I'm down for anything that touches on the idea of preppers, too. I got hooked on the National Geographic Channel's Doomsday Preppers when it was on the UK and that fascination has never really gone away. If anything, it feels more valid than ever: a recent article in The New Yorker revealed that the rich dudes of Silicon Valley are channeling their cash reserves into being ready for the apocalypse. At some point, you have to wonder if it isn't worth packing a go bag. When I was talking to Hay after his presentation, it was clear that at least some of the prepper paranoia had got to him. After his research trip to Montana, he swapped his Prius for an SUV. I really want to feel that sense of impending doom in the game. That matters to me way more than a crazed despot on in a mythical, tropical paradise.
So I'm saying the idea is solid, but I'm not sure how the Far Cry gameplay madness will fit with these bigger ideas.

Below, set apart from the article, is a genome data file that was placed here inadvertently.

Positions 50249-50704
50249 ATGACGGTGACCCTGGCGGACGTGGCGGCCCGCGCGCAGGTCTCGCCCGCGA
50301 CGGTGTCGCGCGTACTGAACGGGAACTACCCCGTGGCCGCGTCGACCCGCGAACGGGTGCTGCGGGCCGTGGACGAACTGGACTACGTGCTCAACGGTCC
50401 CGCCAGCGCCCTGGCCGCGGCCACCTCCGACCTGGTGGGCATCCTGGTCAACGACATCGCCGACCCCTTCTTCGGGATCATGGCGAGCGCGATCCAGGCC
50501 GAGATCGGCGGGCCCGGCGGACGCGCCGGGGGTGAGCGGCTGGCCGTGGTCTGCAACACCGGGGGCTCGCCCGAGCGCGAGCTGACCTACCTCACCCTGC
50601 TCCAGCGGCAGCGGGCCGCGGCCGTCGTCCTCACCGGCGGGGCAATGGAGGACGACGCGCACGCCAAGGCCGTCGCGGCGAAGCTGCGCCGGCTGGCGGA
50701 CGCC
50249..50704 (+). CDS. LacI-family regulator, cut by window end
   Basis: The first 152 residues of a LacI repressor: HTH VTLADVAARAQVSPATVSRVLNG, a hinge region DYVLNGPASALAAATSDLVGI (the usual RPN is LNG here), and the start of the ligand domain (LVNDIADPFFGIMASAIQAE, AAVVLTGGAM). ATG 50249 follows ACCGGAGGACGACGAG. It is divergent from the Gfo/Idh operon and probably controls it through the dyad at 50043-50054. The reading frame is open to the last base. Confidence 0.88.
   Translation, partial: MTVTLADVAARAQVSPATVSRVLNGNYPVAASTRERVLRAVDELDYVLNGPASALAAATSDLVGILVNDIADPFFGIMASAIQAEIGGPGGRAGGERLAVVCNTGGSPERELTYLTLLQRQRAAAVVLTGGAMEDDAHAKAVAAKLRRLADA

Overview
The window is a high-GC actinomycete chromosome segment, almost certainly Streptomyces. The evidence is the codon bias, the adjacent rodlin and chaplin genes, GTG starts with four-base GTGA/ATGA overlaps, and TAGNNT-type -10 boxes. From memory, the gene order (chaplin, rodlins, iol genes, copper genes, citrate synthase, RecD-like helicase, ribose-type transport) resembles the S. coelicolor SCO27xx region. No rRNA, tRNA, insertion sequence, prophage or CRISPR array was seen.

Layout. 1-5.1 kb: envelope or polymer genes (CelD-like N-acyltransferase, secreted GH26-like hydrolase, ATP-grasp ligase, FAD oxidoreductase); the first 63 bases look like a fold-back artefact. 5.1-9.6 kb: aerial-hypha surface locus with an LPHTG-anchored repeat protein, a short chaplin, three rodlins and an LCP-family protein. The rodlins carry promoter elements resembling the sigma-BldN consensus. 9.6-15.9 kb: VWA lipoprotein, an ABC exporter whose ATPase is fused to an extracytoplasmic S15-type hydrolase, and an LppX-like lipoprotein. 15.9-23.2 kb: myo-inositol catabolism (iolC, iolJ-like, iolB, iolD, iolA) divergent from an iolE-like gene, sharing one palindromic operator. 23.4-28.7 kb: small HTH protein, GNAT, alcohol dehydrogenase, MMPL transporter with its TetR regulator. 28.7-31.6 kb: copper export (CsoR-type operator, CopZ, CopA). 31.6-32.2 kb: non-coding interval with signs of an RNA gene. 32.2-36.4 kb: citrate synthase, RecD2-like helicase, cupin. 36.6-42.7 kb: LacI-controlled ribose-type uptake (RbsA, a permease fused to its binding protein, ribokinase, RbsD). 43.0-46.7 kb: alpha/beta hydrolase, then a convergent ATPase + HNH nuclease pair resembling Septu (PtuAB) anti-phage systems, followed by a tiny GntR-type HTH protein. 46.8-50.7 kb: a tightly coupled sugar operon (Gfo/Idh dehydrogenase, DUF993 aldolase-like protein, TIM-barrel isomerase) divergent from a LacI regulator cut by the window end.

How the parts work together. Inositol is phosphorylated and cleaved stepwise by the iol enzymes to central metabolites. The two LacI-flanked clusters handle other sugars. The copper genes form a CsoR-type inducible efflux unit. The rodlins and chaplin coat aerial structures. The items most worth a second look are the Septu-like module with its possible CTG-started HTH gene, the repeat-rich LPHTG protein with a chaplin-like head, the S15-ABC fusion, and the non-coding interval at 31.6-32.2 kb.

Miguel: Dan Hay traded up to an SUV after hanging with the preppers? Why? It's stuff like this that makes me wonder whether I am in fact just a dumb sheep, and that these "paranoid" folks got it right. Probably won't have to wait too long to find out. Side note: I'd pay good bitcoin for a Far Cry 5 DLC that takes place in one of those Silicon Valley guys' compounds post-collapse. Dan Hay, call me.
As for whether the project of Far Cry could flourish in Montana's militia country, I think yes, for sure. As people who live in the U.S., I think it's easy for us to dismiss this sort of setting as ordinary, especially when set against the "exotic" places we're accustomed to going in Far Cry. But, like, Google image search "Montana." It's gorgeous! It could totally be a credible and stirring game setting. And, sure, there aren't elephants or leopards in rural Montana, but in the very brief gameplay video Hay showed us, we saw attack dogs and a particularly ornery steer. Given that the game takes place deep in the country, it would stand to reason that we might also see grizzly bears or mountain lions or bison roaming around. Maybe a bald eagle, to peck out Father Joseph's eyes in the ending cutscene?